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Boom-de-yadda
There were never any "good old days" — they are today, they are tomorrow
Buddhism and anger 
24th-Sep-2010 10:38 am
zenzap
From Tricycle:
"…lovingkindness—maitri—toward ourselves doesn’t mean getting rid of anything. Maitri means that we can still be crazy, we can still be angry. We can still be timid or jealous or full of feelings of unworthiness. Meditation practice isn’t about trying to throw ourselves away and become something better. It’s about befriending who we are already. The ground of practice is you or me or whoever we are right now, just as we are. That’s what we come to know with tremendous curiosity and interest."

— Pema Chodron
Related: In the book Good Life: A Zen Precepts Retreat with Cheri Huber, Cheri discusses why the Precepts (at least, the version that's used at the Zen Monastery Peace Center) state the relevant Precept as "not to be angry", not "not to get angry". (Paraphrased from recollection of what's in the book; it's been a while since I've read it.)

Also, from Lovingkindness: The Revolutionary Art of Happiness by Sharon Salzberg:
Buddhism doesn’t teach that we should ignore or repress our anger; in fact it teaches the opposite. When we start to get angry we should turn toward it, study it fearlessly and come to know it as well as we can. The theory, like pretty much everything else in Buddhism, is that this willingness to know ourselves expands our freedom of movement. It lets us choose our path of action, harnessing the energy of anger without being driven mindlessly along by it.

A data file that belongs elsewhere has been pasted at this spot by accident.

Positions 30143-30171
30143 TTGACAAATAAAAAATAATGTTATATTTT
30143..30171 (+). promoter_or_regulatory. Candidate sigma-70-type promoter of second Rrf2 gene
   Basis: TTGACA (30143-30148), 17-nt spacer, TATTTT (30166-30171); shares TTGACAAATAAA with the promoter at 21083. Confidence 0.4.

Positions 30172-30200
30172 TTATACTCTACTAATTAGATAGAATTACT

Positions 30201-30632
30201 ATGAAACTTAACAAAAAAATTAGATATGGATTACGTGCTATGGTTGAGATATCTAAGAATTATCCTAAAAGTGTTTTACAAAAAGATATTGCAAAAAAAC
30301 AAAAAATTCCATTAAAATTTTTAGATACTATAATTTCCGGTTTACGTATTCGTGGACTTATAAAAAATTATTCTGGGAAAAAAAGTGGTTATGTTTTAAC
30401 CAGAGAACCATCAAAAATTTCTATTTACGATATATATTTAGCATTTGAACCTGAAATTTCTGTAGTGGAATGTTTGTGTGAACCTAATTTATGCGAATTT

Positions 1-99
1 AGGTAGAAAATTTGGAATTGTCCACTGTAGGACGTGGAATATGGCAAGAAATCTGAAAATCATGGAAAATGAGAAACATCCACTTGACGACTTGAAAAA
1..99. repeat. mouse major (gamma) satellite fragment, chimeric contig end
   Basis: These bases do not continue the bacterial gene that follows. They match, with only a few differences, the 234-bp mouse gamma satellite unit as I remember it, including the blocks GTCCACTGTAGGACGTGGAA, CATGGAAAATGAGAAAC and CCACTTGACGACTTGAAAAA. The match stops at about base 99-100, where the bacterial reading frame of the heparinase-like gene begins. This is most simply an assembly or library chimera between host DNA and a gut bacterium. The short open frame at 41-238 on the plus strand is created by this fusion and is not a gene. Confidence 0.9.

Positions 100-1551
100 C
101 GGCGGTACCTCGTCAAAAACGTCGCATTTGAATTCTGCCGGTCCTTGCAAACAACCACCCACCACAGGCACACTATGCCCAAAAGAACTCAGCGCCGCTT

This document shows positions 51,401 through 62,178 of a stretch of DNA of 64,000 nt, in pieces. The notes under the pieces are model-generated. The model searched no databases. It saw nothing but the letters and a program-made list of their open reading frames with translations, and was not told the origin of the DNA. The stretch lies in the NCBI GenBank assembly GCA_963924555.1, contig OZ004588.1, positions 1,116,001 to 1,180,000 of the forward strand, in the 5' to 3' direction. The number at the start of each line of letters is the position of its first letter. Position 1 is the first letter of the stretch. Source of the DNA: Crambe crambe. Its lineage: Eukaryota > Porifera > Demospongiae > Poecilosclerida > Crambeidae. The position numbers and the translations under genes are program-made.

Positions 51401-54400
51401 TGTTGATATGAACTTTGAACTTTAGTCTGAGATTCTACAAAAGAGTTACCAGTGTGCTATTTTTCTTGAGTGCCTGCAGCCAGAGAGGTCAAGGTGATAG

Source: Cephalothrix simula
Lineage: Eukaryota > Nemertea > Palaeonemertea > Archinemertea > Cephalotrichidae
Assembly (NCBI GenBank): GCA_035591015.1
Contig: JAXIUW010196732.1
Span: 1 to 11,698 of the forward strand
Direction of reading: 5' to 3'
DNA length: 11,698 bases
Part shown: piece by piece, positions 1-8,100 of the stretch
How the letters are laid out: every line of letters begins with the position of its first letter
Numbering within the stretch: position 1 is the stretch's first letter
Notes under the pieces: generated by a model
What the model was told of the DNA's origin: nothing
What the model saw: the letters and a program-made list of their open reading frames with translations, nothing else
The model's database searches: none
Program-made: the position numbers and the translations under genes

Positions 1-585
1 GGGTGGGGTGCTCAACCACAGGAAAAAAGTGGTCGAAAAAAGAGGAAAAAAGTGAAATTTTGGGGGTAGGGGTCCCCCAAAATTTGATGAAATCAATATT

This is an important skill to learn, because anger will always be with us. No matter how far we advance in the spiritual journey, it’s not too likely that we’ll wake up one day as saints, miraculously immune to the slings and arrows of outrageous outrage. In fact one of the best of the current candidates for sainthood, the Dalai Lama himself, was asked in a conference whether or not he ever got angry. He responded as though he’d been asked whether or not he still got hungry or thirsty: "Of course", he said. "If something happens and I don’t like it, if it is not what I want to have happen, anger arises."
Comments 
24th-Sep-2010 10:17 pm (UTC)
Wow, this is really relevant to me right now.

Also I'm reading The Mindful Path to Self-Compassion, for which Salzburg wrote the forward.

Edited at 2010-09-25 01:56 am (UTC)
24th-Sep-2010 10:48 pm (UTC)
Insightful. I would have guessed the Dalai Lama wouldn't get angry at all, but it makes sense that he has simply mastered his anger.
26th-Sep-2010 10:47 am (UTC)
Sounds like the effort I've been making in earnest for the last several months in response to heightened levels of responsibility and stress making real peace and happiness seem much slipperier than I like them to be.
27th-Sep-2010 05:28 pm (UTC)
Dood, I lost your number. TXT me.
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